Guevara's Irish Roots
in Bolivia, government authorities scoured the countryside
in search of a skeleton with no hands. Eventually, the corpse
was found and its identity verified It was Che Guevara, the
Latin American revolutionary who was "disappeared"
in October, 1967.
on a remote mountainside outside Vallegrande — helped solve
questions surrounding the death of the enigmatic Guevara.
After a failed peasant revolt, Guevara had been surrounded
and killed by government forces, who amputated Che's hands
as proof of his death. The body was buried secretly, in an
unmarked grave, in the hopes of not creating a martyr. Of
course, the attempt failed. In the 20 years since his death,
Guevara's long-haired and fiery image has become world-famous
among everyone from armed revolutionaries to rock-and-roll
bands looking to sell T-shirts. Still, much of Che Guevara's
life remains a mystery.
fact about Ernesto Guevara ("Che" was a childhood
nickname) is that he was of Irish heritage. He was born in
Buenos Aires in 1928, the first child of Ernesto Guevara Lynch
and Celia de la Serna. Ernesto Guevara Lynch's mother, Ana
Isabel Lynch, with whom Che's family lived for years and to
whom Che grew especially close, was the daughter of immigrants
who had sailed to Argentina from County Galway, Ireland, at
around the time of the Irish Famine.
As a white-skinned
Argentinean descended from local nobility on his mother's
side, Che lived among the more privileged ranks of his country's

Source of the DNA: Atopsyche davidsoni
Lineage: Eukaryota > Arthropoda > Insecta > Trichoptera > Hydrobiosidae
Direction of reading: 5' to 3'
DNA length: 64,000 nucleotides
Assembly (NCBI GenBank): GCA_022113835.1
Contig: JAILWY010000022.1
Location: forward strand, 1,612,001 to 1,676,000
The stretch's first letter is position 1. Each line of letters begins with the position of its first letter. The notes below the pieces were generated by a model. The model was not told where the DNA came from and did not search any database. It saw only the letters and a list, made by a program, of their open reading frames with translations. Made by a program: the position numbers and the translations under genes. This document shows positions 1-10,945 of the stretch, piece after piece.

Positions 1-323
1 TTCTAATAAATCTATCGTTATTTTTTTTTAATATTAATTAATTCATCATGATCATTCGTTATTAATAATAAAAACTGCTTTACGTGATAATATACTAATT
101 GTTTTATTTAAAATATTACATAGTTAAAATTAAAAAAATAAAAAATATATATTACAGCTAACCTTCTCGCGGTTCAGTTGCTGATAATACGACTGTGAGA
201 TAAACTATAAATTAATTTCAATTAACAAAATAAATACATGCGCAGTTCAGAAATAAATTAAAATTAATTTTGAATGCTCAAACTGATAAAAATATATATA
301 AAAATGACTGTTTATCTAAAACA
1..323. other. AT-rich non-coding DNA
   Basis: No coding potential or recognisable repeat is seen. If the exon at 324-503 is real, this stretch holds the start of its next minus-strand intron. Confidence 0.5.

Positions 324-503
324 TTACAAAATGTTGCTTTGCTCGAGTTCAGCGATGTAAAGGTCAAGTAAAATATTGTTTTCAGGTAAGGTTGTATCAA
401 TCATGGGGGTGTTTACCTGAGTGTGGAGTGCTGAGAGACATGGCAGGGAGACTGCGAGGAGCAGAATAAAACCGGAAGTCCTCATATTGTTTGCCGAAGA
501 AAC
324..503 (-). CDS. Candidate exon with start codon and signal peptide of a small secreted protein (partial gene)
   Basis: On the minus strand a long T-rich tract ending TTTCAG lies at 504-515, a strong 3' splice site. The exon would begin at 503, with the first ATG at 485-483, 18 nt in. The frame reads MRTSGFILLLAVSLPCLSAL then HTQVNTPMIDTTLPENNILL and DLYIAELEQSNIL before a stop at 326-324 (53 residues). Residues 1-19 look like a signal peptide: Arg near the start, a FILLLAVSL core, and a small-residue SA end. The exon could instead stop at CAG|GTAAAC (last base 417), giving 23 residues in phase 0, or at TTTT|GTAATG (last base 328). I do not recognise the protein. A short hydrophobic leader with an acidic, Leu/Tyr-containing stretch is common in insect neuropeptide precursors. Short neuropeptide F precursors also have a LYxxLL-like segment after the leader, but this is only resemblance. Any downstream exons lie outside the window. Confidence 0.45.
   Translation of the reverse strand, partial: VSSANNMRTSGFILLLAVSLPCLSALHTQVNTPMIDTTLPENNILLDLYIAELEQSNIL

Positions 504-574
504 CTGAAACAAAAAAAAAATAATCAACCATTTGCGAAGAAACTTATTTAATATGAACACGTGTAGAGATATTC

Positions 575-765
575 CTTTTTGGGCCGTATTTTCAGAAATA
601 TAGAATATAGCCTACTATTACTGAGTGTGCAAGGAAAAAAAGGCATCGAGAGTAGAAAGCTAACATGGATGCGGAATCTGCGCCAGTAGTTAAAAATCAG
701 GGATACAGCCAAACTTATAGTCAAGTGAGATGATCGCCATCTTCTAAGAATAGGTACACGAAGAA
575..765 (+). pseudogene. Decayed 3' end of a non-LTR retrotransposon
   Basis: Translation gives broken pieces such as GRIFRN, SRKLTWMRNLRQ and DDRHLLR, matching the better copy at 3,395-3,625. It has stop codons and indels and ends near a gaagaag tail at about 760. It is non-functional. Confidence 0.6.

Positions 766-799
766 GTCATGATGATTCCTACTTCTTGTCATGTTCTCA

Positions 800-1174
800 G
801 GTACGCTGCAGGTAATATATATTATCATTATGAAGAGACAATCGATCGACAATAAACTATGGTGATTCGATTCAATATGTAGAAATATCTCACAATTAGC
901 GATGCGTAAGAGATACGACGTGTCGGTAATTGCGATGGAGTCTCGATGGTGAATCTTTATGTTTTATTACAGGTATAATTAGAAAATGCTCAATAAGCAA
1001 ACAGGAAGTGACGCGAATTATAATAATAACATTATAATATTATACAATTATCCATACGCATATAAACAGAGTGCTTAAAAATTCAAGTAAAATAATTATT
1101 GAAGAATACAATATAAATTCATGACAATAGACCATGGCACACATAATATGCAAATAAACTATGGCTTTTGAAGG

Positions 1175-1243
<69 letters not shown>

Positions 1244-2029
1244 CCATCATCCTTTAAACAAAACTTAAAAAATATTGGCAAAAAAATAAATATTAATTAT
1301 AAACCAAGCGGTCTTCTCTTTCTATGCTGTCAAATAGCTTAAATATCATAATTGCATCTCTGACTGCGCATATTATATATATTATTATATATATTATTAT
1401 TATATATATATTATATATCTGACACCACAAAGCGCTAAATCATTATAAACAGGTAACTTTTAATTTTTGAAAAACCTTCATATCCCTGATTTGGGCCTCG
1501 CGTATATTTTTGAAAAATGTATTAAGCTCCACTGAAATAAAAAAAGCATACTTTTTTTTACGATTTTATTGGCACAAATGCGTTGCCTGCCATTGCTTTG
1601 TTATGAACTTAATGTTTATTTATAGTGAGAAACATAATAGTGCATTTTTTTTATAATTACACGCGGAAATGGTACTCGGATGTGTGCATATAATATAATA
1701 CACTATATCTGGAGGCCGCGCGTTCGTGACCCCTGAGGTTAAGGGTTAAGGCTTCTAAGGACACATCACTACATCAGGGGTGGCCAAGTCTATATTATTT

class- and race-conscious society. The family plantation was
lost after a series of poor investments made by Che's father,
and the family was forced to move into a fifth-floor apartment
with Ana Isabel Lynch. It was in these years that Che grew
close to Grandma Lynch.
Che rebelled against the class structures of Latin American
society, and sought to lead the continent's poor in a Marxist
revolt against both domestic dictators and capitalist imperialism.
He became world-famous as the right-hand man to a young Fidel
Castro, in the improbable overthrow of Cuba's Batista regime.
a starry-eyed, impetuous spirit, grew tired of post-revolution
life and thought little of Castro's offer of a position in
Cuban government. He wanted to return to the continent, where
he saw ideal conditions for a peasant revolt in the mountains
of Bolivia. Before leaving the island, Guevara discarded a
wristwatch given him by Castro in favor of an old gold one
belonging to his father, a family heirloom passed on from
Grandma Lynch. Guevara would later be killed while wearing
that watch in Bolivia.
article was from http://www.irishamerica.com